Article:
MAUREEN CAVANAUGH: And yet, David, in this play, you explore the idea of ethnicity as being as being perhaps not as important as other things in in a person or even in a theatrical production. Tell us a little bit about that.

DAVID HENRY HWANG: Well, you know, I think that in the final analysis, race is kind of meaningless. Race is are these kind of deals that are in our are featured in our genome that really don't say much about us. What is kind of significant is culture, that is, being raised in a culture is like being raised in a particular family. You're raised with certain pred elections you can choose to accept or reject but those are part of who how you grew up. The thing is that race does not equal culture so for instance, you have Asian Americans that were born and raised in the American south. So they're culturally somewhat but you can't really tell by looking at them. And this happens more and more as the world becomes smaller, with the crossing of borders, so therefore, race kind of ultimately needs to be separated from the notion of culture because race doesn't really tell us anything about culture.

MAUREEN CAVANAUGH: And yet, Greg, you were expressing a little while ago the idea in the Asian community that somehow, somehow what happens in the Asian community, it just never translates fully into mainstream America.

GREG WATANABE: Yeah, well, I think that that's true. In some ways the some of the themes that get talked about in this play about face and constructing sort of a your world view or identifying what your world view is, one of them is a self identification of being Asian American and part of that is you are Asian by race and so that makes you Asian American no matter whether you were born in America or if you're an American citizen, whether or not you want to be or not. So culturally Asian American is even though it's a political construct to say this is what As yen Americans are, it's a huge, broad spectrum of different people and experiences and points of view. Perhaps because of that I think that any issues that Asian Americans have are largely ignored by mainstream culture. . There is not really any prime example of an issue that Asian Americans brought up that way sort of central except for some examples, say, like Japanese American internment. Which you could say wasn't really an Asian American issue because it that term didn't exist at the time. But that experience is really the quintessential in terms of what it's like to be the Other. And that is important in that you have to protect everyone's rights and your identifying as an Asian American as an impact because people are going to see certain things and you have to be cognizant of that. And it allows to create support for people who have things stripped from them or who need help in whatever way it is, because they can't get certain resources ear certain community support. So it has a lot of use us, and yet, it's also largely seen as, I think superfluous, that's my negative reaction.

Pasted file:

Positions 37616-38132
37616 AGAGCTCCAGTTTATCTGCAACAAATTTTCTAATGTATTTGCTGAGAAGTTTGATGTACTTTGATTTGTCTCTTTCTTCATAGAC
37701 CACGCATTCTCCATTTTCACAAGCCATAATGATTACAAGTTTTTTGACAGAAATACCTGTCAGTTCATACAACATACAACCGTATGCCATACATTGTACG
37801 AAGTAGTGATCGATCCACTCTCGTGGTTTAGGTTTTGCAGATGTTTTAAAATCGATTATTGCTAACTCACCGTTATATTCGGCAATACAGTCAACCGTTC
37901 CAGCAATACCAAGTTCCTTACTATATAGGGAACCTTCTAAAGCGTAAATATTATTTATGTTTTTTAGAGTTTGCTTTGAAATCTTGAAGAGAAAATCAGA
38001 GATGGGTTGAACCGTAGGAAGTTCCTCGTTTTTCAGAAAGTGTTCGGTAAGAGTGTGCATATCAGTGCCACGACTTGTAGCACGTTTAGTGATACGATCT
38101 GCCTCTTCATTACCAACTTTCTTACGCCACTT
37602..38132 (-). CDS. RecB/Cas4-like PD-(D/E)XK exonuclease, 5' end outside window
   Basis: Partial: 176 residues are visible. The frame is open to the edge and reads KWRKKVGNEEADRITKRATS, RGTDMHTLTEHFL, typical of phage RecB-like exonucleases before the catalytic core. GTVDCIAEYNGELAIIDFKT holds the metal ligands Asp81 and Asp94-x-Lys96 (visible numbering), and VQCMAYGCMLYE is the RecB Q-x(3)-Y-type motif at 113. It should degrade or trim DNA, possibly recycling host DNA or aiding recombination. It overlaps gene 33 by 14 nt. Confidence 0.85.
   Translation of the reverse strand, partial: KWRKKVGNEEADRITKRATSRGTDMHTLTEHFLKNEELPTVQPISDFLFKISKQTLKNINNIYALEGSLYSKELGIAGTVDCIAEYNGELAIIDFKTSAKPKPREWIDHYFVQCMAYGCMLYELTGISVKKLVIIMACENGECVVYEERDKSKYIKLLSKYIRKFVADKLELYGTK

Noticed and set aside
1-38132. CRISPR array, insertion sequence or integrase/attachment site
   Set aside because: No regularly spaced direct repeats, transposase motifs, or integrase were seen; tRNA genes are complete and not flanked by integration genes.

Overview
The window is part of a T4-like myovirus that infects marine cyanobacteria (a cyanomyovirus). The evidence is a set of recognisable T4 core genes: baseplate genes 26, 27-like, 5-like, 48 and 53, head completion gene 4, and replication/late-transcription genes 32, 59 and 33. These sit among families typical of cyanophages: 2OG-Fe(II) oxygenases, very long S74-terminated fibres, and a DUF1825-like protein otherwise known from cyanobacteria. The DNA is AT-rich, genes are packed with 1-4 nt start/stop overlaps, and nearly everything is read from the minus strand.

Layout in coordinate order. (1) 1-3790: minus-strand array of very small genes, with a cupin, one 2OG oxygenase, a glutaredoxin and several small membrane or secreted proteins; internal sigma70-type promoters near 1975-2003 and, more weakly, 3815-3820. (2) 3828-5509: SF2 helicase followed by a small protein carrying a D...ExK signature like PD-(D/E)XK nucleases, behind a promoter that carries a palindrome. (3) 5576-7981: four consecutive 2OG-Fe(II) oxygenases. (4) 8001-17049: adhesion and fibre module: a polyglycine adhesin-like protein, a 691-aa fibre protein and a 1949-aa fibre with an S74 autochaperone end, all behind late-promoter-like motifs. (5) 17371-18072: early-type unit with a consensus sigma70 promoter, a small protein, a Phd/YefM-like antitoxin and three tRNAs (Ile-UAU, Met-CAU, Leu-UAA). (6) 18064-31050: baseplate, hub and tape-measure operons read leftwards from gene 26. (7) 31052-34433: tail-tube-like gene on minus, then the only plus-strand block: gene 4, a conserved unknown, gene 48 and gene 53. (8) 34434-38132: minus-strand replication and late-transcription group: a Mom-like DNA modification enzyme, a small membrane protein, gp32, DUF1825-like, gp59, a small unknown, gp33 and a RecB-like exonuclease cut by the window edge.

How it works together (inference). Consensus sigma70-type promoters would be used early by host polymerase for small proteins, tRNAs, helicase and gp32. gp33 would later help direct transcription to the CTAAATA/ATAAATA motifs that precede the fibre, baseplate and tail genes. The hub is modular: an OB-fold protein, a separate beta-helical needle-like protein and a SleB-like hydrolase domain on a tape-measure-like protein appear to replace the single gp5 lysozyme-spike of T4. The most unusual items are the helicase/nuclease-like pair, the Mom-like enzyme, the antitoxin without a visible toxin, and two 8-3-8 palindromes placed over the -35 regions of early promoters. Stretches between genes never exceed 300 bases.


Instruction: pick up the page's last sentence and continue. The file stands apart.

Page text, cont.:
MAUREEN CAVANAUGH: Well, also, Seema, it could very well be what Greg is saying, the idea that these things don't translate, Asian American issues don't translate as readily perhaps as some other minority issues to mainstream America. Is the very fact that the term yellow face is not widely known.

SEEMA SUEKO: Yeah, we did a little video contest and we got about 47 different video responses and it's all across the board in what they think yellow face is.

MAUREEN CAVANAUGH: Now, I don't want to leave our discussion without talking to you Seema about your dedication of this production to a San Diegan named Alice Setang. Tell us who she is, and why you dedicated the play to her.

SEEMA SUEKO: Certainly, Alice Was an amazing woman, she relocated to Taiwan she raised her baby brother, graduated top of her class in the national Taiwan university then she went on to receive her master's degree at MIT, and completed her P. H. D in oceanography at the Scripps institute here. She was a professor at SDSU, then when she resigned from there.


SEEMA SUEKO: That she invented. Yeah. So she was an amazing woman, I met her in late 2007 when she called me out of the blew and said she had stumbled across Mo'omoleo's website and was curious about our company. And she said, well, I think I'd like to donate $5,000 to you. She had never scene a show we did. We had never met face to face yet. That was just a phone call. So it was pretty remarkable. I was just are she passed away this past April of pancreatic cancer and left a big hole in the lives of many people. And I was saddened because I think she would have really liked this play, yellow face, she was very dedicated to issues of global peace, issues of identity, and I think this show is right up her alley. So we're pleased to dedicate it to her.

MAUREEN CAVANAUGH: Well, I want to thank everyone here. Henry sorry, David Henry Hwang, thank you so much for speaking with us.



SEEMA SUEKO: Thank you.